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When ospreys returned to breed in Scotland, this ancient Caledonian pineforest is where they chose to come. The Loch Garten Osprey Centre provides fantastic views of these magnificent birds on the nest, as well as close up views thanks to our non-invasive CCTV camera.
Carngafallt is a wonderful place to see birds or simply enjoy the view. The moorland landscape looks especially colourful in late summer, while spring is the perfect time to come and see migrant birds like redstarts, whinchats and tree pipits.
Situated on the banks of the Conwy estuary, with magnificent views of Snowdonia and Conwy Castle, this reserve is delightful at any time of year. Birds can always be seen from the visitor centre, and our friendly experts can help you spot godwits and shelducks, or any of the more than 200 different species that have been seen at this reserve.
Watch the black grouse springtime courtship displays, see the crested tits and look out for the Scottish crossbill, the only UK bird that's found in no other country. Set in stunning moorland and Caledonian forest, this beautiful reserve is a treasure trove for anyone who loves birds.
If you want to see a golden eagle but can't get to the Highlands of Scotland, you could try Haweswater where a male displays in the hope of attracting a mate.
Insh Marshes National Nature Reserve is one of the most important wetlands in Europe. Enjoy a springtime stroll and look out for nesting lapwings, redshanks and curlews, or visit in the wintertime when the marsh floods.
Inversnaid is on the east shore of Loch Lomond, where oak woodland rises steeply from the loch and gives way to open moorland with spectacular views. In the summer months you might see pied flycatchers here, as well as buzzards, while you should keep your eyes peeled for mammals, too.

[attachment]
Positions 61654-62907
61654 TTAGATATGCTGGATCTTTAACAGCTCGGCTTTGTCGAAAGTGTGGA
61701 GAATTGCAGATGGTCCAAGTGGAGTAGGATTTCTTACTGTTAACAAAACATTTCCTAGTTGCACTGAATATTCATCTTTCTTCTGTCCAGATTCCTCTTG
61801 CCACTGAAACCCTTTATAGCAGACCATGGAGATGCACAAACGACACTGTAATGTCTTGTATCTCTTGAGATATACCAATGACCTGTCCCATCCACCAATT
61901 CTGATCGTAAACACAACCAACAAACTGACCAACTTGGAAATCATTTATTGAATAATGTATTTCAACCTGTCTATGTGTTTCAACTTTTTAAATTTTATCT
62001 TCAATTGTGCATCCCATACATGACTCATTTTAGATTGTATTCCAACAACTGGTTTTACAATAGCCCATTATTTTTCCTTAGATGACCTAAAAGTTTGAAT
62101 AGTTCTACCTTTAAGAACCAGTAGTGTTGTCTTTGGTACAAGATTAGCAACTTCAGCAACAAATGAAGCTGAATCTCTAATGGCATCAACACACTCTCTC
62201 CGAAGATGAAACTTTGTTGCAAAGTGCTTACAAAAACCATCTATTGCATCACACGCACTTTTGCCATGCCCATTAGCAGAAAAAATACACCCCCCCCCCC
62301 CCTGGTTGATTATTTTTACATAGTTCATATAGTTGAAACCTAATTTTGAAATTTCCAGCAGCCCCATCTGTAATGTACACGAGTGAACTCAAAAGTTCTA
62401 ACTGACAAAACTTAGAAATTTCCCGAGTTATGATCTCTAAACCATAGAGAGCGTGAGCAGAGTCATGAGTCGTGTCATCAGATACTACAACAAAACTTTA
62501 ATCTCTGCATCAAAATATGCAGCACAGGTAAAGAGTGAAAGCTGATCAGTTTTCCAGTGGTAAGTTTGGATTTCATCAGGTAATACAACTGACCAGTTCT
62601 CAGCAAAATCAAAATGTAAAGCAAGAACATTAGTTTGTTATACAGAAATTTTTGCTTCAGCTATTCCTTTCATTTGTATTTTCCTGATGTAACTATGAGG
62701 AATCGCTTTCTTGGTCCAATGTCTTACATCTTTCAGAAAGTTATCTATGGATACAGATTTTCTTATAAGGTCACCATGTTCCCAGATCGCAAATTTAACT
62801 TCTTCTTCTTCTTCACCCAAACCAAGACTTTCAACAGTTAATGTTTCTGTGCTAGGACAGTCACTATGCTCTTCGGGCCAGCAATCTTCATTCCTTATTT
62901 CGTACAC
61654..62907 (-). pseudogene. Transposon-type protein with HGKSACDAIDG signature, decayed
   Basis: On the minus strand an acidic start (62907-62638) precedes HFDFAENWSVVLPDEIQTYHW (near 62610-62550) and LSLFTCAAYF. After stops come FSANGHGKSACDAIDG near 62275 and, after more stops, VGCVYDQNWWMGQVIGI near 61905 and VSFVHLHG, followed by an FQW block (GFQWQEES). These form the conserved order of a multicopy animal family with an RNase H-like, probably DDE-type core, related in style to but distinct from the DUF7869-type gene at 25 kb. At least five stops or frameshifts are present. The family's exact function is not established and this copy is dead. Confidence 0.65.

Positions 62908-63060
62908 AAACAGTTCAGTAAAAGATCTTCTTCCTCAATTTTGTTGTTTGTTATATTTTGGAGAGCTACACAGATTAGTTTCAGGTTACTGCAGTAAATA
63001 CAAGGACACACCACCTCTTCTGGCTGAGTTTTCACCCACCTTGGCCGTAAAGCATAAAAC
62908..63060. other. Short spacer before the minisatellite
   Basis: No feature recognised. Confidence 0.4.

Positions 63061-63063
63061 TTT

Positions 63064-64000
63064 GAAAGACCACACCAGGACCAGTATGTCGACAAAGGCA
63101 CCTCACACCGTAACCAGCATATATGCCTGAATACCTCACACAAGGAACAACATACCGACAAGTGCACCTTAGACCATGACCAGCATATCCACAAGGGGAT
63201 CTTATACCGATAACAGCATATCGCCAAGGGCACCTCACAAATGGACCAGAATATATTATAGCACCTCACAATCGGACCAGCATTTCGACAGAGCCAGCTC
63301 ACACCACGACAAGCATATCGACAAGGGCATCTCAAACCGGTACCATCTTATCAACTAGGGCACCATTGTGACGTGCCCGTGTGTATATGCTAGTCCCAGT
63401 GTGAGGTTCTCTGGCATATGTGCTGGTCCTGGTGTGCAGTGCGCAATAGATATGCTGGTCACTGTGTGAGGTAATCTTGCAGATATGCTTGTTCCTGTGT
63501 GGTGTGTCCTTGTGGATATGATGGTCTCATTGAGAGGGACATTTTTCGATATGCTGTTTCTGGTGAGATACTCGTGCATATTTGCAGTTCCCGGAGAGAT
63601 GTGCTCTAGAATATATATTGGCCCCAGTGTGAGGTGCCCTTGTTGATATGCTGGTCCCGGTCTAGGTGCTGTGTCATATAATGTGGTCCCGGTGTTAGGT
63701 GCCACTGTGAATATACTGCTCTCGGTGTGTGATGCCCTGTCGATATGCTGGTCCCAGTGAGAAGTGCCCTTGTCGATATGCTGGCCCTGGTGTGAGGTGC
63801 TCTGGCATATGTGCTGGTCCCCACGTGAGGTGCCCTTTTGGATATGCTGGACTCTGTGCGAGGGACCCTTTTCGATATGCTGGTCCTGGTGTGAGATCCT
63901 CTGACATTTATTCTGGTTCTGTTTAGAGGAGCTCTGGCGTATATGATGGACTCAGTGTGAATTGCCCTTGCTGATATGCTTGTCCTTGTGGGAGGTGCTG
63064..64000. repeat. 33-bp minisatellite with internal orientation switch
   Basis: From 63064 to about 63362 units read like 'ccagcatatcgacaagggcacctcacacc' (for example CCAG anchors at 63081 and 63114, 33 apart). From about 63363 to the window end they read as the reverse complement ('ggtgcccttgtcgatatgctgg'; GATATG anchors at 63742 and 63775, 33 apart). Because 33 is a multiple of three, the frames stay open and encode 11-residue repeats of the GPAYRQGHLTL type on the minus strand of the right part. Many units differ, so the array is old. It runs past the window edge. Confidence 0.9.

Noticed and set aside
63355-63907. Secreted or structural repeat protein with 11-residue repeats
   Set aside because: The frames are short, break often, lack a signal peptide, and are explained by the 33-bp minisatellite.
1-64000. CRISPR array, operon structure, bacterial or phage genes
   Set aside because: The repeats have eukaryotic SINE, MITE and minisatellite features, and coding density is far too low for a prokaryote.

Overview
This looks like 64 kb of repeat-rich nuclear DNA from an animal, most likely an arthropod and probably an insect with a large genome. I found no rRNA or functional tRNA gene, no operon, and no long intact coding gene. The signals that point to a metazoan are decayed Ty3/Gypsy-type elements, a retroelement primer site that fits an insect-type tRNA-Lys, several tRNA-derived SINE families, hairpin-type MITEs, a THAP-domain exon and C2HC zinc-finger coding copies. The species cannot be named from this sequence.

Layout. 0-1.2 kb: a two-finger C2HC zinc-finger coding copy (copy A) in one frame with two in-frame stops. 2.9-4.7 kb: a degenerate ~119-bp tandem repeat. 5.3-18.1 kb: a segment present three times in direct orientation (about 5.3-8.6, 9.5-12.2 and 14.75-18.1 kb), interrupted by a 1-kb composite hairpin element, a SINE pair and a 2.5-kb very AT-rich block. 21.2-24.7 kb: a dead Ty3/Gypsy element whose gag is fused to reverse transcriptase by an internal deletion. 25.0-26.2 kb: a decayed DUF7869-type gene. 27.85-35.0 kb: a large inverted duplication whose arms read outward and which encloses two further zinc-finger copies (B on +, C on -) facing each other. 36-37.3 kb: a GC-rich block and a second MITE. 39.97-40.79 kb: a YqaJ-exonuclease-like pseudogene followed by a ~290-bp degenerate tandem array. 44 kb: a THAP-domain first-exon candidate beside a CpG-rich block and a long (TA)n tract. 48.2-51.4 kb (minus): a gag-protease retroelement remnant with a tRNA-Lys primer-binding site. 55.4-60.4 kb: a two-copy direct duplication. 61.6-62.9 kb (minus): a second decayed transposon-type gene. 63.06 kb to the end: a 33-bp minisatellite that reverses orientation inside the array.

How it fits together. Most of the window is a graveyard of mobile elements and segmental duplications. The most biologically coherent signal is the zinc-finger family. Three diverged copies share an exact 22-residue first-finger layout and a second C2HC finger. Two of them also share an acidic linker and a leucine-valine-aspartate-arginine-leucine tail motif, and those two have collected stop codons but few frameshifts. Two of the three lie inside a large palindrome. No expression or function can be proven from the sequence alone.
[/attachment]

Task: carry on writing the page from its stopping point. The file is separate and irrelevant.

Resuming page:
Our visitors' centre and well-stocked shop are the ideal places to start your visit. Join a trail through the woodland and birds are soon all around you.
Ynys-hir mixes Welsh oak woodland with wet grassland and saltmarshes. Feast your eyes from any of our seven hides - look out for birds of prey. Then round off your visit with a snack at the visitors' centre.
Set in the beautiful North Pennines Area of Outstanding Natural Beauty (AONB), Geltsdale is home to black grouse, birds of prey and breeding waders and ideal for walking. There are four waymarked trails leading from the car park at Howgill.
The sandflats and saltmarshes of Morecambe Bay are vital feeding grounds for a quarter of a million wading birds, ducks and geese. It's the second most important estuary in the UK and is protected by European and UK law. You can get great views of the spectacular flocks of birds.
Aghatirourke is part of the Cuilcagh Mountain World Geopark in County Fermanagh. It's an area of extensive upland blanket bog habitat bordered by limestone grassland to the north, and montane heath on the summit to the south.
Enjoy a walk through enchanting alder and oak woodland, past fast-flowing, spectacular rivers. This reserve is set in the heart of the beauty of mid Wales.
A landscape that will take your breath away. Towering hills, sheer rock faces, swathes of open moorland, a picturesque reservoir - that's Dove Stone, the northern gateway to the Peak District National Park.
With stunning views across Easter Ross to Ben Wyvis, Tollie Red Kites provides close-up views of our most graceful bird of prey. A team of volunteers feed the birds every day and you can watch them feed from the comfort of a specially-converted farmstead building.
A landscape where there's lots to see and do, the Eastern Moors is almost entirely open access with a network of bridleways and footpaths and internationally-renowned climbing edges.
A remarkable mix of habitats: woodland and grassland, rich floodplains, swampy mires and fens, all of which provide food and shelter for a massive range of creatures; on the bonnie banks of Loch Lomond.